Gulf Council Votes to Protect Sea Turtles from Bottom Longlines
Oceana Applauds Council for Taking Necessary Steps to Preserve Threatened Population
Press Release Date: January 29, 2009
Location: Bay St. Louis, Miss.
Dustin Cranor, APR | email: email@example.com | tel: 954.348.1314
The Gulf of Mexico Fishery Management Council voted today (10-7) to take immediate action to protect sea turtles from the bottom longline sector of the Gulf of Mexico reef fish fishery. Specifically, the council initiated an emergency rule prohibiting longline gear in waters shallower than 50 fathoms for a six month period, effective as soon as possible. The six month emergency closure would help to protect sea turtles while the National Marine Fisheries Service (NMFS) develops a long-term solution.
“This decision reflects exceptionally fast action by the Council and NMFS to initiate a solution for the unsustainable catch and death of threatened sea turtles by the longline fishery,” said Dave Allison, senior campaign director at Oceana.
According to recent government data, nearly 1,000 sea turtles were caught by bottom longlines in this fishery in just 18 months. This is approximately eight times the federally authorized capture level for the entire fishery.
“Today’s decision will not only help to save a population, but to protect ocean habitat and the integrity of Gulf and Atlantic ecosystems,” said Allison. “If fishing was allowed to continue while a long-term solution is developed, hundreds more of this threatened species could be killed.”
It is estimated that at least 799 of the nearly 1,000 sea turtles caught by the bottom longline sector of this fishery were loggerheads, a species listed as threatened under the U.S. Endangered Species Act (ESA). In fact, this is more than nine times the government authorized capture level for this sector of the fishery under the ESA.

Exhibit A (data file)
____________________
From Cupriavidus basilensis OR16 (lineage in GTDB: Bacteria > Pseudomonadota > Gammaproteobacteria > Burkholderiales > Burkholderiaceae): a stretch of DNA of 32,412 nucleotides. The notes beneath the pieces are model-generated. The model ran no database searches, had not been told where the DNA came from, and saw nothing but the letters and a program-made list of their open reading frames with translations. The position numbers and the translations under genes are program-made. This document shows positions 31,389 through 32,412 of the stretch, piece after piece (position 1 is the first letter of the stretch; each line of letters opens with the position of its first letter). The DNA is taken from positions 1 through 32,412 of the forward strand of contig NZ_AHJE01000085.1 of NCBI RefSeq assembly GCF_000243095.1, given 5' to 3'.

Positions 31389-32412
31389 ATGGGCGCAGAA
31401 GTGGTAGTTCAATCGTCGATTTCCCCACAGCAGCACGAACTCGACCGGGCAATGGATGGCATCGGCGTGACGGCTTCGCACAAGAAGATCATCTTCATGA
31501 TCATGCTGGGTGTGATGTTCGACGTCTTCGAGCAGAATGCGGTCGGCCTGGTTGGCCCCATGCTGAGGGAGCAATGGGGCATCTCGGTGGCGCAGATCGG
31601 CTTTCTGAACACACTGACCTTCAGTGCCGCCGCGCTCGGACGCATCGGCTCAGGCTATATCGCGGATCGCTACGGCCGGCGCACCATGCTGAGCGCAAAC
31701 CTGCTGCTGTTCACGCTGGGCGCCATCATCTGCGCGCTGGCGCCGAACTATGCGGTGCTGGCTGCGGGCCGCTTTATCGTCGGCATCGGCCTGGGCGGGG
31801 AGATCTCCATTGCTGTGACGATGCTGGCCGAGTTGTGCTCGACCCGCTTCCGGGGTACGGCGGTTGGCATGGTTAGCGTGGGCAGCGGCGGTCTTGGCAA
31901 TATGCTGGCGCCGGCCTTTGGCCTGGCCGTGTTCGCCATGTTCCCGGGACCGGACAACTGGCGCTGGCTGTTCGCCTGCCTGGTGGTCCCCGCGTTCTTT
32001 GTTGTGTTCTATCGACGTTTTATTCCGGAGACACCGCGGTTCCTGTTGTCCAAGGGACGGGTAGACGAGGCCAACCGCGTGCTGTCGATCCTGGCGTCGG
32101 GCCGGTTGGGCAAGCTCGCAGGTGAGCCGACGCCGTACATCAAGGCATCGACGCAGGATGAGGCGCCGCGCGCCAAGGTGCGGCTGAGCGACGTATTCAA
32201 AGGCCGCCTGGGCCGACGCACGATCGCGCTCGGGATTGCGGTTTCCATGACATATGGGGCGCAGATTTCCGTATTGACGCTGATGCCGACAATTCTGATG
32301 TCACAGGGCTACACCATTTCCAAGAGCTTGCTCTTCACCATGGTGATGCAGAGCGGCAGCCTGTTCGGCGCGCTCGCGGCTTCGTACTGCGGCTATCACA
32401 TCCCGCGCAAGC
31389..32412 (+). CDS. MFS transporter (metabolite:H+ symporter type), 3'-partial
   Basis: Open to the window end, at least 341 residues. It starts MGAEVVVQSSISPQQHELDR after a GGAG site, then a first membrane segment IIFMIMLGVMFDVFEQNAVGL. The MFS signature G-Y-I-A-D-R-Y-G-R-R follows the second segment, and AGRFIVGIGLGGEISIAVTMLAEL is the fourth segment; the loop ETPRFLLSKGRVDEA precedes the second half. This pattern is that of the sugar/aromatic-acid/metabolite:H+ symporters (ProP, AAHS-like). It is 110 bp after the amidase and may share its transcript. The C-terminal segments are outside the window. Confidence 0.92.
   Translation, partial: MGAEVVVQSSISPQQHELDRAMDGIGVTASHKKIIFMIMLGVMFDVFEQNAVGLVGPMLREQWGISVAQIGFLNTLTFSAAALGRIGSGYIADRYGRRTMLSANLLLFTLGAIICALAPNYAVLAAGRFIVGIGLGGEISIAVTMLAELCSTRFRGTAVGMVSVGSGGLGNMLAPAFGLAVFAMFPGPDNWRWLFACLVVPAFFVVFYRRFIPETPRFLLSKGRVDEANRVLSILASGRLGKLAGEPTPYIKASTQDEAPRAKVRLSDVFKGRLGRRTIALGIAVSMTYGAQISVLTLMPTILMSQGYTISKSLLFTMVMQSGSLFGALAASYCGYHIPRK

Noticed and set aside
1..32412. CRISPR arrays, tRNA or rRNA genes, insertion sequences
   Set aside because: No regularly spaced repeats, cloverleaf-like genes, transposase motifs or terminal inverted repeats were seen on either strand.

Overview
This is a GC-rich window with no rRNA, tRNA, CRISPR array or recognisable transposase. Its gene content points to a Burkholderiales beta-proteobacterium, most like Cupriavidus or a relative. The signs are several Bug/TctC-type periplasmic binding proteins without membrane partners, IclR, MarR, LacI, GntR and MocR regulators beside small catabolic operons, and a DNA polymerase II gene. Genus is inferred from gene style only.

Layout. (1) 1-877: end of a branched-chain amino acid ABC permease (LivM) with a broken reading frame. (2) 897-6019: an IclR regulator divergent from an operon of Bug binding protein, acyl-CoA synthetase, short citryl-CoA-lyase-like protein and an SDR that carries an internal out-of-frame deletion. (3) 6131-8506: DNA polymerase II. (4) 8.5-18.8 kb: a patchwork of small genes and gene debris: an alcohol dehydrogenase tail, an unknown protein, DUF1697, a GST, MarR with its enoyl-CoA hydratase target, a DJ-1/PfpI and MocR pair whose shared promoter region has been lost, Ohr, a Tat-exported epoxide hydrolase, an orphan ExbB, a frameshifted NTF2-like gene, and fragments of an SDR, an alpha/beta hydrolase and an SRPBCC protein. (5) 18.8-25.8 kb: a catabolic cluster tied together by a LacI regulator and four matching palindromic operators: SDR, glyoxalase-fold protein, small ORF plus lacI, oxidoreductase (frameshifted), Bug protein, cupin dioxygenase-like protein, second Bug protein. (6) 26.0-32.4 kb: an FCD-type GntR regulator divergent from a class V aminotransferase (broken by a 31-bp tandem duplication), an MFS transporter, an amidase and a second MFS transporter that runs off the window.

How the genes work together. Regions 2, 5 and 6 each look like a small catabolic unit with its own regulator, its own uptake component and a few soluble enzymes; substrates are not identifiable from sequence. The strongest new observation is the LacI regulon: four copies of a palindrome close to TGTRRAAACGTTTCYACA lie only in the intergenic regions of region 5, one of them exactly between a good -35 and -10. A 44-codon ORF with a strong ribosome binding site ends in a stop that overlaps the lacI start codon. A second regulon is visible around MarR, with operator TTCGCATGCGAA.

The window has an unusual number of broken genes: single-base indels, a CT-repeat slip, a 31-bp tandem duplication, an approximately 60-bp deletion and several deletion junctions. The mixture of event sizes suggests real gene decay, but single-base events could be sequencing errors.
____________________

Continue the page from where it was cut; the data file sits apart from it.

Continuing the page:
According to NMFS, the high capture level of loggerhead sea turtles, coupled with a more than 40 percent decline in Florida nesting during the last decade, could threaten the survival of this population.
“Not only are the take levels egregious, but the estimated mortality of the turtles interacting with this fishery could be 50 percent or higher,” said Elizabeth Griffin, marine wildlife scientist at Oceana. “We are happy that the Council realized the urgency of the situation and took emergency action to remedy the problem.”
About the Bottom Longline Sector of the Gulf of Mexico Reef Fish Fishery:The bottom longline sector operates by putting out miles of fishing line with baited hooks that sink to the ocean floor, where they intend to catch snapper and grouper. In their effort to catch reef fish, the fishery unintentionally captures, injures and drowns sea turtles.
About the Gulf of Mexico Fishery Management Council:The Gulf Council is one of eight regional Fishery Management Councils established by the Magnuson-Stevens Fishery Conservation and Management Act of 1976. The Council prepares fishery management plans designed to manage fishery resources from where state waters end, out to the 200-mile limit of the Gulf of Mexico. These waters are also known as the Exclusive Economic Zone (EEZ).